When I first saw this game, I thought it was a go app. It has the white and black stones, the wooden playing board, it even has the tinny, generic “Asian” music, so naturally, I was very confused when I quickly realized that it wasn’t go at all, but something entirely different. There wasn’t any tutorial immediately obvious, so I was temporarily stumped until my boyfriend happened to look over my shoulder and went “Oh, it’s Boogers!” Excuse me?
Turns out, both Boogers and Quadratus are clones of an old arcade game called Ataxx. Despite its wholly digital origins, it works like a traditional board game where you are trying to capture as much of the board as you can. Like go or chess, the general rules are simple, but it can take a long time to master.
Quadratus takes the liberty of always providing a preset board for you, but the rules of moving and capture are always the same, no matter the starting layout. You choose either white or black stones and play on a 10 by 10 grid. On your turn, you can either move one or two spaces in any direction, including diagonal. If you move one space, you get to keep the square you moved from, so you’re actually placing a new stone next to the old one. If you move two spaces, you don’t get a new stone and just hop the old stone to its new place. Whenever you make a move, all of the stones surrounding that new space become yours, so black stones turn to white or vice versa. Of course, stones can also be captured back, so you have to be careful. You take turns, always trying to occupy as much of the board as you can without leaving openings for your opponent to capture your own pieces. Whoever controls the most squares at the end wins.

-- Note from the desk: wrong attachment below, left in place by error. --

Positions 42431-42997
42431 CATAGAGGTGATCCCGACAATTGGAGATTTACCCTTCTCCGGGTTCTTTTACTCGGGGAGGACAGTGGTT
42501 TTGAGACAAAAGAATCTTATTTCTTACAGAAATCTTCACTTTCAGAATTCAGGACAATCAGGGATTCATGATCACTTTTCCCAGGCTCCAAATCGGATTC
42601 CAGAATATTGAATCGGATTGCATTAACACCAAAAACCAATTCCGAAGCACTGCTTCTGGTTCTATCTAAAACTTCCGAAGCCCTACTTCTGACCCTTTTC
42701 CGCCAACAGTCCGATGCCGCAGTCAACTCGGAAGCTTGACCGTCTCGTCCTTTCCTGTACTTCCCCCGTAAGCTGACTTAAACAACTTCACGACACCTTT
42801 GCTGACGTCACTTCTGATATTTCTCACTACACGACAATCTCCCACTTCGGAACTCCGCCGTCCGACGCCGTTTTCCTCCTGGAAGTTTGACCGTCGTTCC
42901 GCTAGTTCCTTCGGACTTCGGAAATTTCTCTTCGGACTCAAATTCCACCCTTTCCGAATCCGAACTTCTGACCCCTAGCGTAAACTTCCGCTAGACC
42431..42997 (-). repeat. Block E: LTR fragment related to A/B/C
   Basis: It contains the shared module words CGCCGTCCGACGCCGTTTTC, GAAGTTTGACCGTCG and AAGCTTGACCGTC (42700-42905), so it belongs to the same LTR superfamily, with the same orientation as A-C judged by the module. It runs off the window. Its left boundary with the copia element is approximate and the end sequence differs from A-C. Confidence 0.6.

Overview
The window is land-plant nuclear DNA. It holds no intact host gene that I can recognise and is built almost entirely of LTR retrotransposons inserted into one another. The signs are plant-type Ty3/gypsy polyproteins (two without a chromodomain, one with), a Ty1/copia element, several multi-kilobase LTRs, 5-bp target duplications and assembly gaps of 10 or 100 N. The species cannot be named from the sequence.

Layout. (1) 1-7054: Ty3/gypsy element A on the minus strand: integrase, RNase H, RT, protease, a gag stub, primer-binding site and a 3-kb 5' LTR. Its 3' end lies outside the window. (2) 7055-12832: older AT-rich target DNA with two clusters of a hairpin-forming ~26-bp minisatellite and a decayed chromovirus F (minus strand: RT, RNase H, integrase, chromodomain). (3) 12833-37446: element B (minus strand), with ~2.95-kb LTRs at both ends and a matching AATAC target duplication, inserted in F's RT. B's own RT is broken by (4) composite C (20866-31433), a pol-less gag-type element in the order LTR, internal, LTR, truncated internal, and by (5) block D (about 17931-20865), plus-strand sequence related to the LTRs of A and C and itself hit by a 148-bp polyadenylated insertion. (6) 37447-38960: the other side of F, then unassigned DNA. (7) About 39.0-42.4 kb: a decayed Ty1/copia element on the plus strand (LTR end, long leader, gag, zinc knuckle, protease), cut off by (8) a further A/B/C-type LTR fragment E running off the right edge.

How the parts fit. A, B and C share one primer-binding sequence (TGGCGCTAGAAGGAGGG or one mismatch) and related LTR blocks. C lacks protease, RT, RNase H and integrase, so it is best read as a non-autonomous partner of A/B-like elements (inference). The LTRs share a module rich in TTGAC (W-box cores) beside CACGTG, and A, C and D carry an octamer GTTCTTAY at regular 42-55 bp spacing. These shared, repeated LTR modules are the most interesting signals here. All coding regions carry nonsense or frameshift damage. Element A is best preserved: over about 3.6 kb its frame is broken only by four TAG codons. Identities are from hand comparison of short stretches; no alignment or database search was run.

Quadratus is definitely a game aimed at exercising your brain, but it does a downright terrible job of introducing itself, hiding a cramped and confusing explanation of the rules in the help menu. And while the interface works smoothly enough, it also has one very major flaw. In order to see the entire board, you have to be in the main menu. Tapping to play will zoom in on only half the board. It doesn’t seem like a big deal, but I found this tremendously frustrating. Imagine trying to play chess, except you can only see one half of the board at a time. It’s a fairly minor thing; just switch and back forth, right? But when you’re trying to carry a coherent strategy in your head, it’s downright devastating.
You have the option of playing against the computer or through a pass-and-play option against a human being. The pass-and-play option wasn’t very well defined, so I didn’t actually realize how it worked at first. The game AI had two different difficulty settings, and it worked fine, but I really could have done without the obnoxious “Q” personality they assigned to it. Q will make comments after every win or loss, and none of them add anything to the game experience.
It’s a simple, but interesting game that will definitely appeal to a certain kind of thinker, but I can’t help seriously wishing that the developers had just taken the time to make things clearer and create a seamless playing experience instead of forcing players to awkwardly zoom in and out. Unfortunately, much as I wanted to like it, simple games like Quadratus really suffer from even mild flaws.
Here is a video demo of the Quadratus app on the iPhone
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